Wednesday, May 22, 2013

Milling around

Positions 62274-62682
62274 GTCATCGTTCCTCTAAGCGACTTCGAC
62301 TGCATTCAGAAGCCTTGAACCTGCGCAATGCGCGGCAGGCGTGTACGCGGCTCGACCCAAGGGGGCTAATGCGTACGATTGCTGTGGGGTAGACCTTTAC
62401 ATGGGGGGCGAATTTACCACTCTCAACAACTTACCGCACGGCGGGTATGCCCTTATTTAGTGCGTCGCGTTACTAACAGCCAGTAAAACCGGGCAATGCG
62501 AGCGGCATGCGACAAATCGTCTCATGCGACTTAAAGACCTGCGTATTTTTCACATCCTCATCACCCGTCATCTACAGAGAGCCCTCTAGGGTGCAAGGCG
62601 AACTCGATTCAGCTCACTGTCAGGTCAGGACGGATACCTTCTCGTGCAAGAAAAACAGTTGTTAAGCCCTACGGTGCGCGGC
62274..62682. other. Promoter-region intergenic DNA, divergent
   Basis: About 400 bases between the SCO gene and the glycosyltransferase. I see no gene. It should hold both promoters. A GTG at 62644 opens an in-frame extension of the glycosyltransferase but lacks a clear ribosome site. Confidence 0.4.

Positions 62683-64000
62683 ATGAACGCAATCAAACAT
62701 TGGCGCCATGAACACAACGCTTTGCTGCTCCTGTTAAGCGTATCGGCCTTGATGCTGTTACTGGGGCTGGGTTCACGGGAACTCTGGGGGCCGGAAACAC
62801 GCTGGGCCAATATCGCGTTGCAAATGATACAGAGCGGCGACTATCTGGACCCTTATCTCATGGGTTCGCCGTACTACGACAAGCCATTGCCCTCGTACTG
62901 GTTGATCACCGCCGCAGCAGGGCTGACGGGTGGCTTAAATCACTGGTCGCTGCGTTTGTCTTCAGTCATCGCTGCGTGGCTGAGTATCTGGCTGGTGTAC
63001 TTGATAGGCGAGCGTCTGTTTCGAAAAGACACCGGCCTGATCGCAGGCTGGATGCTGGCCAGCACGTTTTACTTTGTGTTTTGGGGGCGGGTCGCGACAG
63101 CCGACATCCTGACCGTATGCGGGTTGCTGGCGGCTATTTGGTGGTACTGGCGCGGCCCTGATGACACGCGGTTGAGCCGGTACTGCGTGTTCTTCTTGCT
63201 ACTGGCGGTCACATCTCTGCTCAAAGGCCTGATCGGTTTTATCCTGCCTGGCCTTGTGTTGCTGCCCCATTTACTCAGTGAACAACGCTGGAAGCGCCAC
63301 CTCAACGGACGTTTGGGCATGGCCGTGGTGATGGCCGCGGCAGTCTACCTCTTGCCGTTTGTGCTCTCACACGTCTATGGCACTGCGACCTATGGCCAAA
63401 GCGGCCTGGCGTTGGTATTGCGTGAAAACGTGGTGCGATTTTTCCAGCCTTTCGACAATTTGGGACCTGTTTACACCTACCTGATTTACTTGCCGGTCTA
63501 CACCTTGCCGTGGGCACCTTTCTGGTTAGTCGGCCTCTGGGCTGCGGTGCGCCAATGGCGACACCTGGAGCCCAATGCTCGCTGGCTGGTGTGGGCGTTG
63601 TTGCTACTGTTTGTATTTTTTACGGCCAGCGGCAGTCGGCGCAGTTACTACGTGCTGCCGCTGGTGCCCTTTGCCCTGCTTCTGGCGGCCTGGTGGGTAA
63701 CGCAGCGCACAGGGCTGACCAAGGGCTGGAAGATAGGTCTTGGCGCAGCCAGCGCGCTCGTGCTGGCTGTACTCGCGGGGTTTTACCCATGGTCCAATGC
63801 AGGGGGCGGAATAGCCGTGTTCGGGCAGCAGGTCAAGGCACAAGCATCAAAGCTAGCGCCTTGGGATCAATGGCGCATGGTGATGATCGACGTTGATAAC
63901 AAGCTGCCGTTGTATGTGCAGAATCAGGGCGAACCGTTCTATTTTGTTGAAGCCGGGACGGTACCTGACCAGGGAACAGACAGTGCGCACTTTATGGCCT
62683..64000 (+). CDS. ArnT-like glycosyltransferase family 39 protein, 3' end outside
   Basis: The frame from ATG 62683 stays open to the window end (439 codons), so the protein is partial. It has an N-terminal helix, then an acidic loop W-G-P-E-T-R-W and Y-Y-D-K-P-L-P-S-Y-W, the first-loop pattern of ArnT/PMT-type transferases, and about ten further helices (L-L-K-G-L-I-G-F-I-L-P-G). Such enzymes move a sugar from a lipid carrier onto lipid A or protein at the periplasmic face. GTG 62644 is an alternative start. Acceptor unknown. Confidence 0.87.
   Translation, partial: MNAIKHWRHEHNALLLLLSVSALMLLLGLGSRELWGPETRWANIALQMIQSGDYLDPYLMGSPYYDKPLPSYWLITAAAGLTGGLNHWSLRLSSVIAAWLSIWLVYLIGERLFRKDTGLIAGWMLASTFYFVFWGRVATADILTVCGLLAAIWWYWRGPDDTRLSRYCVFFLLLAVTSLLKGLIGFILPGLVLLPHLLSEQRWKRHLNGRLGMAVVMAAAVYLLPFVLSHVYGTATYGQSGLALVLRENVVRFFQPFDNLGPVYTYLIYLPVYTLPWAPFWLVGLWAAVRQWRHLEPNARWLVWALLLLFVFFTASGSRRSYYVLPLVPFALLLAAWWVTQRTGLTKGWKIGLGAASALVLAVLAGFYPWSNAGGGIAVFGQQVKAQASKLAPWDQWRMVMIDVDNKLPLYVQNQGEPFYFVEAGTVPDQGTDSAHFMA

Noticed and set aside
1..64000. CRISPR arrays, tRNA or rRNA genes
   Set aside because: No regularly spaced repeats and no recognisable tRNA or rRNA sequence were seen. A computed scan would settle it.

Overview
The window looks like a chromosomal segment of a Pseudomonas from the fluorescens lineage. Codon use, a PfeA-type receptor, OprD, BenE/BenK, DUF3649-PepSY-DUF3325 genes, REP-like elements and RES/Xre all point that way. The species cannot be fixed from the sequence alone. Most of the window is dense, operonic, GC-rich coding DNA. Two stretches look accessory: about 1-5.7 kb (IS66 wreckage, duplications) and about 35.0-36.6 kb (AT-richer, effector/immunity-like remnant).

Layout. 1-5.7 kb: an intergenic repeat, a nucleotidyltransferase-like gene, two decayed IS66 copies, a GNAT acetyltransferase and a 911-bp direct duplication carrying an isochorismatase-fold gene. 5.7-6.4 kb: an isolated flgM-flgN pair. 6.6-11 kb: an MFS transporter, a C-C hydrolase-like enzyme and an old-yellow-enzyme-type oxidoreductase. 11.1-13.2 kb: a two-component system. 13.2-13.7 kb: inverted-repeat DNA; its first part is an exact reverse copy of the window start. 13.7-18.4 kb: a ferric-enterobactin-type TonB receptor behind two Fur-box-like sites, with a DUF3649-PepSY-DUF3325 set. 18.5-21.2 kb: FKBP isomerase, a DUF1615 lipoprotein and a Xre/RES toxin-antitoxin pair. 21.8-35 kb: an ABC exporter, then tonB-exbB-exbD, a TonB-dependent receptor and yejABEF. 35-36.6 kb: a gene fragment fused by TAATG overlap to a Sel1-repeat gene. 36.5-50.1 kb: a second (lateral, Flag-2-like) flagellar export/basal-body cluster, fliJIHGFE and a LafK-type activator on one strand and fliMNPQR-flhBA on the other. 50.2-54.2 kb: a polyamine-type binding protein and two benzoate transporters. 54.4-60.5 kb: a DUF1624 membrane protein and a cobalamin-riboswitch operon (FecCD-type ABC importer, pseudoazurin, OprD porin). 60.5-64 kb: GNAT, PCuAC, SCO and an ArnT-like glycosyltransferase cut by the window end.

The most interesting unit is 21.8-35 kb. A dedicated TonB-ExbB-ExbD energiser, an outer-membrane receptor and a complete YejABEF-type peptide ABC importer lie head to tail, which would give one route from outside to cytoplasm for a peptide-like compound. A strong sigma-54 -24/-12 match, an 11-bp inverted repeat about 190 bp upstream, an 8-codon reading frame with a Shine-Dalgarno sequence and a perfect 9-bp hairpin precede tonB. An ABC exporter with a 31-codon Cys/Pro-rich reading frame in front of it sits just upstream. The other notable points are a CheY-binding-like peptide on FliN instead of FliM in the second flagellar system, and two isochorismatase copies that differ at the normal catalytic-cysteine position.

Over at a couple of weeks ago, Aaron Ross Powell wrote a clever and insightful critique of a recent attempt to justify more paternalistic intrusion into our lives.  Sarah Conly, an assistant professor of philosophy at Bowdoin College and author of Against Autonomy: Justifying Coercive Paternalism, invokes the work of John Stuart Mill -- an 19th century political philosopher (a classical liberal hero to some; to me he was, at best, an inconsistent supporter of truly limited government -- in defense of her view the public should be forced to do some things that she feels are good for it.  Powell, using large soda consumption as his tool, shreds Conly's view by repeatedly showing how she misused and misinterpreted Mill's works.  And when a correct reading of Mill is rendered, Conly's position is actually inconsistent with Mills's.  If you like a little intellectual gamesmanship and a little intellectual history, Powell's article, available here, might be for you.